After reaching the highway, you increased the speed of your vehicle to in excess of 100 km/h. At one point, you crossed into the path of an oncoming vehicle as you overtook another vehicle. The oncoming vehicle was forced to brake and take evasive action to avoid a collision. Further along the highway, you crossed a double white line on a bend while overtaking three motorcycles at speed. Again, you did this in the face of oncoming traffic. The oncoming vehicles, which included a police vehicle, were forced to brake to avoid collision. At this point, you were travelling in excess of 100 km/h despite a speed limit of 80 km/h.
 You then travelled over the Bowen Bridge towards Glenorchy. As you were leaving the bridge, you travelled onto the wrong side of the road at an estimated speed of 120 km/h. Your vehicle was unstable and wobbling. A woman driving a vehicle in the opposite direction, on the correct side of the road, was forced to brake suddenly and drive onto the grass verge in order to avoid collision with you. Her father and three month old son were passengers in her vehicle. Your vehicle was not seen again until it was located by police at an address in Glenorchy some hours later.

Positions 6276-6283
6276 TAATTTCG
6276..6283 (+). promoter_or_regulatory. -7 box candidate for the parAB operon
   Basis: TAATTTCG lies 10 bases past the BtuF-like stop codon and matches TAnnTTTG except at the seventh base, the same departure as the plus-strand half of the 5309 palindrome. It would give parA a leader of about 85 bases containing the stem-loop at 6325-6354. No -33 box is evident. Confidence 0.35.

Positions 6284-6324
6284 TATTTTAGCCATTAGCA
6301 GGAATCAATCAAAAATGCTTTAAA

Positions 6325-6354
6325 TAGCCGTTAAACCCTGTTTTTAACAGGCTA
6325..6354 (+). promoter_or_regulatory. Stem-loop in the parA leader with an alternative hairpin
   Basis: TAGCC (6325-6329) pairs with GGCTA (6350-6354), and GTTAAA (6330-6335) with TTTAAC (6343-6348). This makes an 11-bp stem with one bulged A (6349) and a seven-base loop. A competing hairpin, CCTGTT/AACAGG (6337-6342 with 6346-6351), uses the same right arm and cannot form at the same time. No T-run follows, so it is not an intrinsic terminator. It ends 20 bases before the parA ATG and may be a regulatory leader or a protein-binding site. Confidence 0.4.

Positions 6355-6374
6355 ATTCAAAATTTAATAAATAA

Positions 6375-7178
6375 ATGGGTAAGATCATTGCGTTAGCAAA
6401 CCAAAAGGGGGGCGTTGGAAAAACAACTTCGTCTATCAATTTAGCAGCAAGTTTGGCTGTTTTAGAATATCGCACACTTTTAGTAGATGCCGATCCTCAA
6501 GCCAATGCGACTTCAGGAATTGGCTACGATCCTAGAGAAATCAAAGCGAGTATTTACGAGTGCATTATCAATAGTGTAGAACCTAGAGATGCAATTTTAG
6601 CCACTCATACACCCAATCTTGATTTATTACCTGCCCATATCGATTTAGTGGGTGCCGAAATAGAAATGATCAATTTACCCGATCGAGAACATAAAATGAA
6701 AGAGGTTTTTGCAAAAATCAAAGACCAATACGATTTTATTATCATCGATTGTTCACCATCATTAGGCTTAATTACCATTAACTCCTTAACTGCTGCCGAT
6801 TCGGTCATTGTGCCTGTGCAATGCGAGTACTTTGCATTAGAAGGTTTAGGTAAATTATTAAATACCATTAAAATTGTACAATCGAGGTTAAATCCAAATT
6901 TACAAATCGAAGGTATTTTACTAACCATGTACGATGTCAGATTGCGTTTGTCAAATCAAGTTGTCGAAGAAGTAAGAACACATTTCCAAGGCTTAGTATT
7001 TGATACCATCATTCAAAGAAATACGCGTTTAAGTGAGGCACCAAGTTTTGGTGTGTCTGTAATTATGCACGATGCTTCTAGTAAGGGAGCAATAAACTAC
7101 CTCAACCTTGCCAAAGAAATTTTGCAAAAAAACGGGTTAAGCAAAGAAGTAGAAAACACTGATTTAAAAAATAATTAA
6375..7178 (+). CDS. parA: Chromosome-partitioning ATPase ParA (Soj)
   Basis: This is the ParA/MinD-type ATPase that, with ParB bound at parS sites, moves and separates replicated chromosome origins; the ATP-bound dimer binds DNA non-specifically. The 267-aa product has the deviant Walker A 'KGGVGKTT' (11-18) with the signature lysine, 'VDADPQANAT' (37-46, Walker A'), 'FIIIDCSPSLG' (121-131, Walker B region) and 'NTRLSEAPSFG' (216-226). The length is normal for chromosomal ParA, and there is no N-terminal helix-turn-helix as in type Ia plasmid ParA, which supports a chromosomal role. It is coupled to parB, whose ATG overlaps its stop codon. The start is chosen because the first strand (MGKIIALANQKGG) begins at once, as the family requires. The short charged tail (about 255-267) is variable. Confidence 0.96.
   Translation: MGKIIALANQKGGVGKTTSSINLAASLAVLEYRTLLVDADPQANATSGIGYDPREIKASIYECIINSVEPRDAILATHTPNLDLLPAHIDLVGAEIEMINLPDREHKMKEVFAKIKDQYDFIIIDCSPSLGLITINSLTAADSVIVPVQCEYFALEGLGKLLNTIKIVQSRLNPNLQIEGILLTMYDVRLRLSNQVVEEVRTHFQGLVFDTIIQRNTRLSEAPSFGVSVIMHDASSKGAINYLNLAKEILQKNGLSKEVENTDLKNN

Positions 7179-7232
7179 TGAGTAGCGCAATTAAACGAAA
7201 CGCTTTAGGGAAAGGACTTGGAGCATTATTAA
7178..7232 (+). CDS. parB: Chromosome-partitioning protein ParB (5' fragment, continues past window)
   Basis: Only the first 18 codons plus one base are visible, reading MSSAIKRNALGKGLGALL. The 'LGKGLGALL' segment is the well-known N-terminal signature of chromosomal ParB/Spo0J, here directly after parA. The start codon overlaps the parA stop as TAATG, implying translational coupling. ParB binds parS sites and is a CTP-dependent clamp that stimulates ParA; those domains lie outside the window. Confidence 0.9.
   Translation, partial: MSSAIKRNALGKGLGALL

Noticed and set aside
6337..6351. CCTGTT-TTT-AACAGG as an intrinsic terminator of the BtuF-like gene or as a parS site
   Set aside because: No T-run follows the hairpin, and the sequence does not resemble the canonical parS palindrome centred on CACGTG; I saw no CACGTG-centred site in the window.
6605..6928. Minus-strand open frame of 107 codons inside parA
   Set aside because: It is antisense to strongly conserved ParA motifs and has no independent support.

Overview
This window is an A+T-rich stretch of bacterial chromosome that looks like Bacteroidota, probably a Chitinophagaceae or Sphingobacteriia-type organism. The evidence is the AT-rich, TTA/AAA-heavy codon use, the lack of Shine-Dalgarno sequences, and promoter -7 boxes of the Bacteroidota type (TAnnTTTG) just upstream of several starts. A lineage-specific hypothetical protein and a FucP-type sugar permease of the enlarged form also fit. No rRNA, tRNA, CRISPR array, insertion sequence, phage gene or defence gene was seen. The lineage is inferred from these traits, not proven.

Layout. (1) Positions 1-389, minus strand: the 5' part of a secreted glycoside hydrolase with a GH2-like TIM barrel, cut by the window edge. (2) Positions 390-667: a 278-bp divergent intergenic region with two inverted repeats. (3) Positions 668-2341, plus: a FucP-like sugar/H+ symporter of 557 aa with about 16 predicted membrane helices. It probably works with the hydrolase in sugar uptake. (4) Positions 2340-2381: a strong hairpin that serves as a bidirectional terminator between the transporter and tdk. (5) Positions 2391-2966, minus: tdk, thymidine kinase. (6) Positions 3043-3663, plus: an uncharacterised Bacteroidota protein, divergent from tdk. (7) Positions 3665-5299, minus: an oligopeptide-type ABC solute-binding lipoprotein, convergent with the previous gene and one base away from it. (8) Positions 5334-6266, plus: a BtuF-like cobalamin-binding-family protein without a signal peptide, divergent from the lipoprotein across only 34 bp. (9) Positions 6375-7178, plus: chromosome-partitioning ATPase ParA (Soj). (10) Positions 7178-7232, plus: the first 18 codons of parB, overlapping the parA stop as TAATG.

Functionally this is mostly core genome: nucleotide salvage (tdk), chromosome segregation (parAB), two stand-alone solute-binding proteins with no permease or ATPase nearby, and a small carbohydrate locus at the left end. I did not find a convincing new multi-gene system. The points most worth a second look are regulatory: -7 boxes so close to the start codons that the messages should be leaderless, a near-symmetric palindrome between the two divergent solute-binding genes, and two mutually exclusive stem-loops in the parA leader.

You were arrested by police one week later, after a further episode of evading police and driving while disqualified. When interviewed about this incident, you denied having driven the relevant vehicle.